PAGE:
Tuesday, 21 June 2011

The Failed Experiment

Experimentation and trying new things out are good investments of one’s time even if they do turn up with the occasional failure. In this post I would like to discuss such a failed experiment and explain how I’m happy to have embarked on it despite the failure.
A few weeks ago I told you (here) how I’m going to be taking part in the voting for this year’s Hugo awards, the most prestigious awards in science fiction. I won that honor because I paid $50 in order to put my hands on copies of most of this year’s Hugo nominees; voting was just a side effect. The chief intention behind this move of mine was to get the best of science fiction for the year in one affordable package. Note the key assumptions I have made here: I assumed Hugo nominees would be the best science fiction books of the year, and I assumed that by being such they would be the best material for me to read.
The first of the five nominees for Best Book I got to read, Feed, was indeed a fairly good book that I quite enjoyed reading (and reviewing here). However, moving down the list of remaining nominees revealed a different story altogether.

The second book I tried, The Hundred Thousand Kingdoms by N.K. Jemisin, turned out to be fantasy rather than pure science fiction. On its own that is not necessarily bad, even if I have been finding it really hard to find genuinely good fantasy reads.
What was bad is how quickly I got bored with this second book. What seemed to be the story of a fight between claimers to the throne of a mystical kingdom, with an unlikely claimant as the story teller, felt tedious and boring to this reader’s eyes. Hugo nominee or not, I have plenty of books I know to be good waiting on me (see here); I was not about to waste time on this one. I moved on.
Before moving on to the next book on the list I did some pondering. After all, one has to learn from failed experiments!
In his book The Meaning of Things, philosopher A.C. Grayling claims that we tend to appraise experiences based on how they were at their peak and how they ended. He asked his readers to see whether the way they remember their last holiday matches this insight, and I have to say that in many respects I find this generalization to be correct.
However, I will go further and add the importance of a good start to Grayling's argument. When we remember a book we may remember it by its peak and by its ending, but we also need it to start well in order to want to get to that peak and that ending in the first place. John Scalzi, one of my favorite authors (and the subject of my ravings here), recently gave would be writers advice on his blog. One of his points was about the need to capture and secure the reader by throwing something exciting their way at the very beginning so as to make them want to get deeper into the book.
The Hundred Thousand Kingdoms failed me in this regard. Its start was pretty ordinary, focusing on trying to teach me the ways of the book’s world rather than trying to excite me about it. As such, the book probably does not deserve a Hugo award.

Next I moved to The Dervish House by Ian McDonald. After reading it for half an hour my Kindle was telling me that I was still only 1% through. That less than a percent that I read wasn’t too bad, but my progress (or lack of it) was testimony to the book’s tediousness: for example, a single paragraph had several flashbacks going back and forth in time. I might get back to it some other time, but for now – Dervish House is asking too much of me.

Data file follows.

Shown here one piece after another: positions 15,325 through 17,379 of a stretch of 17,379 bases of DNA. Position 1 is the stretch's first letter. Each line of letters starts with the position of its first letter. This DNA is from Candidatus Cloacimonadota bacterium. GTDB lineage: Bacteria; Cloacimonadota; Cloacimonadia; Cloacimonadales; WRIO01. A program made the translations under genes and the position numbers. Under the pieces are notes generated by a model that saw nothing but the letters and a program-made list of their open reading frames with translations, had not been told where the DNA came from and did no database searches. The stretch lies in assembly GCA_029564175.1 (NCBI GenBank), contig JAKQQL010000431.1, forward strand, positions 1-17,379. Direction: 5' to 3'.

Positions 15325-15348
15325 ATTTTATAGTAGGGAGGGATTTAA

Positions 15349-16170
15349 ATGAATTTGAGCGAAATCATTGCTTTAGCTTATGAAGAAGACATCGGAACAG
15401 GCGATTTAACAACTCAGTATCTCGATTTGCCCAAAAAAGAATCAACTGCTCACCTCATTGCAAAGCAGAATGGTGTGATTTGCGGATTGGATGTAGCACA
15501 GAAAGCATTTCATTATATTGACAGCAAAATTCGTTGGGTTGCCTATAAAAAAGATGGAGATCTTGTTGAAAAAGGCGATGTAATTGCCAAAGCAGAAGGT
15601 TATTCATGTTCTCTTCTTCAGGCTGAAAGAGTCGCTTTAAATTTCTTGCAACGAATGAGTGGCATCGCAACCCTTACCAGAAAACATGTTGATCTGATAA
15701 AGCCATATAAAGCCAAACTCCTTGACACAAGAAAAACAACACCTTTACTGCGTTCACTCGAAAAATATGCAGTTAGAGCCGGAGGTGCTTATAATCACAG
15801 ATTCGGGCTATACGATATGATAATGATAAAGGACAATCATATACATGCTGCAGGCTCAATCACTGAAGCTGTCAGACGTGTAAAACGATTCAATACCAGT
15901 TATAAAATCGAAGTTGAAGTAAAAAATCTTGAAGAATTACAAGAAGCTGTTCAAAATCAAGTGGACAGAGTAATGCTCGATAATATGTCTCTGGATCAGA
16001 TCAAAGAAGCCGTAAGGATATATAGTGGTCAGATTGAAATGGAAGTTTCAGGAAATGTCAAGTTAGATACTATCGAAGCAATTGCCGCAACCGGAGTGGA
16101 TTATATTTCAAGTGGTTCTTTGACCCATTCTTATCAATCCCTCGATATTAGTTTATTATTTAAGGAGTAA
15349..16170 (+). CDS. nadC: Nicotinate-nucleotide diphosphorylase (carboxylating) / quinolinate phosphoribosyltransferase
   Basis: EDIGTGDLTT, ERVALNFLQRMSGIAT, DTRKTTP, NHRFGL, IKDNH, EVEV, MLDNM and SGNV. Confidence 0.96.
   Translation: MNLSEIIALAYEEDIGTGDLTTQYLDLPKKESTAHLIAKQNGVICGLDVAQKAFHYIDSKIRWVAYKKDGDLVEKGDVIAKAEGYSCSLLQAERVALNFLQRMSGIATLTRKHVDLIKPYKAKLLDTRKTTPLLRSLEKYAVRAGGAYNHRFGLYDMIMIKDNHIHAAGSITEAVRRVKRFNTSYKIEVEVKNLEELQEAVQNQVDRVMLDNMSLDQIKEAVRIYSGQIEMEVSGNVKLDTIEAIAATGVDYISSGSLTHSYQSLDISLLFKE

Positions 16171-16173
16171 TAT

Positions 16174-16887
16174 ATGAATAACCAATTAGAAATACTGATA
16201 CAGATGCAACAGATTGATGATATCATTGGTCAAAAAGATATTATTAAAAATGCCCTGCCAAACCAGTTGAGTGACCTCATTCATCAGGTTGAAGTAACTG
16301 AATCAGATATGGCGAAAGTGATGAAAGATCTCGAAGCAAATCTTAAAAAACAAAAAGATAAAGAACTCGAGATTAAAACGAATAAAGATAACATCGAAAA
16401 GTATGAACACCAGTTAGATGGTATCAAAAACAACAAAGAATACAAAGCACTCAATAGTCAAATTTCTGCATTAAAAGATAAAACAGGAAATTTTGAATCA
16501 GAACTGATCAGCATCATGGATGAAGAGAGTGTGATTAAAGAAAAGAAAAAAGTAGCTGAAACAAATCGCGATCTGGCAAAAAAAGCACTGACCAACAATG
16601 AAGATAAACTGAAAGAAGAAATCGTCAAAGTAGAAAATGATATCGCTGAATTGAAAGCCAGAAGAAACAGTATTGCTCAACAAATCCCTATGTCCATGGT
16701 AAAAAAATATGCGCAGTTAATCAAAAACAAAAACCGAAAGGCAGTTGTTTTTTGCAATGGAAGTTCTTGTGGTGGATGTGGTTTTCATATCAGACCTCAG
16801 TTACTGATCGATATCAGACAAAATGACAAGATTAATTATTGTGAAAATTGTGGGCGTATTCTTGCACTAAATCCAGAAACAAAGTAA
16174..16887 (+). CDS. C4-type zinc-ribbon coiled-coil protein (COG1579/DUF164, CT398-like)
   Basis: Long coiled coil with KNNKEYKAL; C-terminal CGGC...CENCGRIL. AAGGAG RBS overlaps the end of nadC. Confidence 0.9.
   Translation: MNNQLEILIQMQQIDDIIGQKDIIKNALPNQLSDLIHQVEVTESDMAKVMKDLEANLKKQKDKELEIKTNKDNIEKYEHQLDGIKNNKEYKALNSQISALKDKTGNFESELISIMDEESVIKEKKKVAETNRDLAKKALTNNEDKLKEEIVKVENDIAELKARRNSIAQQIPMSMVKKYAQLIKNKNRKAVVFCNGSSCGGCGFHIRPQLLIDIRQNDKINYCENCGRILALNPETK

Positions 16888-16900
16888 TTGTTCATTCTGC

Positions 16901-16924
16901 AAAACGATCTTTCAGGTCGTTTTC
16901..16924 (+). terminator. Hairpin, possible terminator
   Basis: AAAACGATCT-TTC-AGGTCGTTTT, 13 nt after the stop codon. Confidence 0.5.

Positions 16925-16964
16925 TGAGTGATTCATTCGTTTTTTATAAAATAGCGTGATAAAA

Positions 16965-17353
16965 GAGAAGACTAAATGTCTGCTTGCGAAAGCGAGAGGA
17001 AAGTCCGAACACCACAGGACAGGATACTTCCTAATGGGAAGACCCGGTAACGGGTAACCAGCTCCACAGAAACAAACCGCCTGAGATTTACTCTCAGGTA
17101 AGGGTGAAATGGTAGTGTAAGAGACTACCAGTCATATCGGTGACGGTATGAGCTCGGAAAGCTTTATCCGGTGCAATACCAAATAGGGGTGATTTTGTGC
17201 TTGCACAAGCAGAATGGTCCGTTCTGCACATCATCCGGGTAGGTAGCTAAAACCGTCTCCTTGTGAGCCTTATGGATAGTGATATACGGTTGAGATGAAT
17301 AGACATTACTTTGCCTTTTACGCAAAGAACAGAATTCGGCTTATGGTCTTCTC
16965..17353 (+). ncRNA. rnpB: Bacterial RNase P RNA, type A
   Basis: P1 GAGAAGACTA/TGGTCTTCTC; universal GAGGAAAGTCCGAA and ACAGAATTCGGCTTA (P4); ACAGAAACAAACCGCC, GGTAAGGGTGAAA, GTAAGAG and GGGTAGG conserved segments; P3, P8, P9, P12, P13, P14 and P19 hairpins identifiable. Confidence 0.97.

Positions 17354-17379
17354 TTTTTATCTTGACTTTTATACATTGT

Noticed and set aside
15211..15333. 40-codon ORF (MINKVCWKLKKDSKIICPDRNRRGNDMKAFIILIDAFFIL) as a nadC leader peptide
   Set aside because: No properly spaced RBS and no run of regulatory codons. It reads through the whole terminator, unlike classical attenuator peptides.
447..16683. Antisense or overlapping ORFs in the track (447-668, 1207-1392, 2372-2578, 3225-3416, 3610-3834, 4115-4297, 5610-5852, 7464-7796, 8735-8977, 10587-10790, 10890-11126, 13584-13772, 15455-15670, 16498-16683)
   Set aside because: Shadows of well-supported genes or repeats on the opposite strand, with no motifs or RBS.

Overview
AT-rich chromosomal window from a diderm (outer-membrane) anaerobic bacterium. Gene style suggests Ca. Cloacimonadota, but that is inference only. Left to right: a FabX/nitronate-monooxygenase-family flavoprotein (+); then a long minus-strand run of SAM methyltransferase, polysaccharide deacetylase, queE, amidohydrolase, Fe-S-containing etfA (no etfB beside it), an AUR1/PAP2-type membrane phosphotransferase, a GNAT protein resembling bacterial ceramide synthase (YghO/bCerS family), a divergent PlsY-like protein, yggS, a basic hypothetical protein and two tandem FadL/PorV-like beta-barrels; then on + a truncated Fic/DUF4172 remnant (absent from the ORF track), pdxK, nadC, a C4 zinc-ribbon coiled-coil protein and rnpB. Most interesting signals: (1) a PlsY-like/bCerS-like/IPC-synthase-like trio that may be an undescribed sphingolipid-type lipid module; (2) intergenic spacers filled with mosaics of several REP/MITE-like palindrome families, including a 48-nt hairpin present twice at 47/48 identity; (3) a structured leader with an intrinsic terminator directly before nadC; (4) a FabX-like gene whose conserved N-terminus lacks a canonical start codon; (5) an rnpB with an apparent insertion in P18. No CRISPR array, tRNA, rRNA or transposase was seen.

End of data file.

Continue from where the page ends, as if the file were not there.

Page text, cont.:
I moved on to Blackout by Connie Willis, the book I blacklisted before (the books was only partially made available to Hugo voters, and even that was in a non ebook friendly format) . Indeed, reading the book on my Kindle proves a bit of a pain: lines tend to break for no good reason due to the necessary format conversions. It’s amazing how much of an effect this has on reading flow! The book itself might be good, but its publisher deserves no credit for its meager attempt at promoting its product. Dear publisher, promotion only works if you’re truly committed to it!
I won’t even try to read the last of the five nominees, Cryoburn by Lois McMaster Bujold. That book is a part of an ongoing saga of books I haven’t read.

I therefore have myself a success rate of 1 in 5 with this year's Hugo nominees, or 20%.
Although low on observation samples, the experiment concludes I cannot trust Hugo nominations to act as viable book quality indicators. I therefore doubt I will repeat the experience next year; the Hugo awards will just have to learn to live without me.
I suspect I should have seen this coming. Looking at the science fiction books I read over the last year or two, some of the best of them did not win a Hugo and most were not even nominees: The God Engines, Agent to the Stars, For the Win, Old Man’s War… I can continue but I’ll stop here because the conclusion is the same: award winning has poor correlation with whether I, personally, like a book.
What measures can I still use in order to identify science fiction books worthy of my time? That’s easy: between them, blogs such as Boing Boing and Whatever, as well as Twitter, have been able to supply me with ongoing and reliable recommendations. All I have to do in order to identify book prospects is turn to my RSS reader.

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